1. vv 1-3 / INDICTMENT: The indictment against ‘the land’ as a whole – the nation. “The opening verses of Hosea are like a court summons … Hosea started in the maternity ward with the naming of his children in chapter 1. The we moved to the wilderness and the lovers’ tryst [ch 2]. Then to the slave market as Hosea buys back Gomer [ch 3]. Now we come to the law court” [Tim Chester]. ‘Hear the word of Yahweh, O children of Israel’ is not only prophetic language, but legal also. Like our familiar ‘Hear ye, hear ye…’ Also the word ‘controversy’ means complaint, accusation, or indictment. That is what this is. It is also related to the word for ‘plead’ in ch 2.2. The indictments are summarized in three charges: [1] no faithfulness [remember the marriage motif]; [2] no steadfast love; [3] no knowledge of God in the land, that is no acknowledgement of Yahweh as their God, no intimate ‘knowing’ Yahweh in their affections, loyalties, faithfulness, or conduct. NOTE: these three themes will come up again and again throughout the Book. Make a mental note of them and watch as they are woven into all the messages to follow.  v 2 / Evidences are presented to support the indictment: nothing but the violation and breaking of all of the Ten Commandments. Look for them and identify them. Examples of these transgressions will be repeated in detail and presented as numerous examples of Yahweh’s evidences against them throughout this Book.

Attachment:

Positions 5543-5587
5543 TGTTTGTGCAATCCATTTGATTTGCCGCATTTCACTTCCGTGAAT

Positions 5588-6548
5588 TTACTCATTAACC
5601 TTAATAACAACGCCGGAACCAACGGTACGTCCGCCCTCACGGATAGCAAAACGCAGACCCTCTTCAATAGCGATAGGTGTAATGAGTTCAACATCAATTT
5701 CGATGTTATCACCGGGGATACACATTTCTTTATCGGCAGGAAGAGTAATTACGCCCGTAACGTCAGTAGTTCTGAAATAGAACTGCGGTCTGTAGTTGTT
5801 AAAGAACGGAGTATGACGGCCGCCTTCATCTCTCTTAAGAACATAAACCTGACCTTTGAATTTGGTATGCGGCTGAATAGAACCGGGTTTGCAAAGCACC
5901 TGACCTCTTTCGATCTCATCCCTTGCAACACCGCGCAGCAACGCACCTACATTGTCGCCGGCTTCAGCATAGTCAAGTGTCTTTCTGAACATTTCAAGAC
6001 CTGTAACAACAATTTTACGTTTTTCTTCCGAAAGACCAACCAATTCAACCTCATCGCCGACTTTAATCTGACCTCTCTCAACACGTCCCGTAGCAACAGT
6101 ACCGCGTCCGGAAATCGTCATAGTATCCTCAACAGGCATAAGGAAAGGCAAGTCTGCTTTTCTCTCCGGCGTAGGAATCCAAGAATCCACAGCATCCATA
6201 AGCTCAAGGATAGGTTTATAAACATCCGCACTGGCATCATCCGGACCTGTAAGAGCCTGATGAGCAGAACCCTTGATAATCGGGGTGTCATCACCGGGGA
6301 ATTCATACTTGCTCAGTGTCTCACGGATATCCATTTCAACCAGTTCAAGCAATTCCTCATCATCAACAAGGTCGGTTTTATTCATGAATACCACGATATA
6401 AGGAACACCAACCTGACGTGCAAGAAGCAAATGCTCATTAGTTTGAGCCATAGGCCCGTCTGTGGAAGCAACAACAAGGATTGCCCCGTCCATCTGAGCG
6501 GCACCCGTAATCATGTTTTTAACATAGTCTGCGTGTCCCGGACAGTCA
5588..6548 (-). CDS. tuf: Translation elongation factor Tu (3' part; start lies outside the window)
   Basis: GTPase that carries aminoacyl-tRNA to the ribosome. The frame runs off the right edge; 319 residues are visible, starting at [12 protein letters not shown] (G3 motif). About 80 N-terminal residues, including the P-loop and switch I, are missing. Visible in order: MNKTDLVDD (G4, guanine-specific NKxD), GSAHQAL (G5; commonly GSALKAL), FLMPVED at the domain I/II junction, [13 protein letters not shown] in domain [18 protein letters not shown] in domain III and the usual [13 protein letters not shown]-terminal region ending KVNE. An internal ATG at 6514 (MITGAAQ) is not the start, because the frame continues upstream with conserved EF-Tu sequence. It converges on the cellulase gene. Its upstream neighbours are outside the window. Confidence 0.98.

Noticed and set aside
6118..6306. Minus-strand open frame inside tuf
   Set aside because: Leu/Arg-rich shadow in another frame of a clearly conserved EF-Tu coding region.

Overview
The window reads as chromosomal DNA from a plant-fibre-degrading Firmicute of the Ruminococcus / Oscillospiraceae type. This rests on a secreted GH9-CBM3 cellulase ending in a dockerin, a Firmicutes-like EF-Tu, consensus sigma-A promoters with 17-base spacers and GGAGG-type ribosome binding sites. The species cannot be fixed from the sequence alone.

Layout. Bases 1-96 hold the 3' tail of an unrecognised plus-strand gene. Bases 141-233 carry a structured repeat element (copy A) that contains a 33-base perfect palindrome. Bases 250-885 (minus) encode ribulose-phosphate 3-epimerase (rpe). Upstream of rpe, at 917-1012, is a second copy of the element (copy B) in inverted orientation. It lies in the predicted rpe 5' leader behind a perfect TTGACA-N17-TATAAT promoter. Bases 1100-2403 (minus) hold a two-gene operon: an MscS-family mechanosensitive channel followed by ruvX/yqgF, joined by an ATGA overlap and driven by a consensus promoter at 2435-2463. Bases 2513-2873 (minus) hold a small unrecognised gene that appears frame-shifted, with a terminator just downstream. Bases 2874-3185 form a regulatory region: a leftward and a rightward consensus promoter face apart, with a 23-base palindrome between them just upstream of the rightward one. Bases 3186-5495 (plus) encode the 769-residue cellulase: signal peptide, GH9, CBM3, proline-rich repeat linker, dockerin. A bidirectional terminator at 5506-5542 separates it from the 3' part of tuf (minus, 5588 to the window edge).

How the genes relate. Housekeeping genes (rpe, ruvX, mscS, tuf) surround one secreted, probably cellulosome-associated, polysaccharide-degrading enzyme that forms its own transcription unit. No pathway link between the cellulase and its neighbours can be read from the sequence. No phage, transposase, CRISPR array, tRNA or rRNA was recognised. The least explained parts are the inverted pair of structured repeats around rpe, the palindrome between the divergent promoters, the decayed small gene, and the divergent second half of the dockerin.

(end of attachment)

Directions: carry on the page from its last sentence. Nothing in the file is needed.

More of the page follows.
2. vv 4-9 / The indictments against the priests especially and also the prophets included: their spiritual leaders had failed to teach and lead the people to ‘know’ Yahweh their God and Husband.  Verse 9 will transition Yahweh’s indictments now against ‘My people’ / v 12 who had all too willingly embraced and become like their unfaithful spiritual ‘leaders.’
  3. vv 10-19 / The numerous indictments against the promiscuous populace: My people / v 12. The sins they had willingly participated in following the ‘leadership’ and examples of their ‘leaders’: And it shall be like people, like priest / v 9. NOTE: v 16: here is the first of a numerous series of similes and metaphors Yahweh will employ to illustrate Israel’s faithlessness against Him. These illustrations will show Israel who they are by comparing them to likenesses they will readily recognize: ch 4.16; 6.4; 7.4, 7, 8, 11, 16. These indictments are all wrapped up in v 17: Ephraim is joined [wedded, married to; in illicit, promiscuous, adulterous, idolatrous union with] idols; leave him alone.

ch 5.1-7 / VERDICT: Following His indictments against their adulterous acts of faithlessness toward Him, Yahweh now proceeds to pronounce His verdict of judgment against them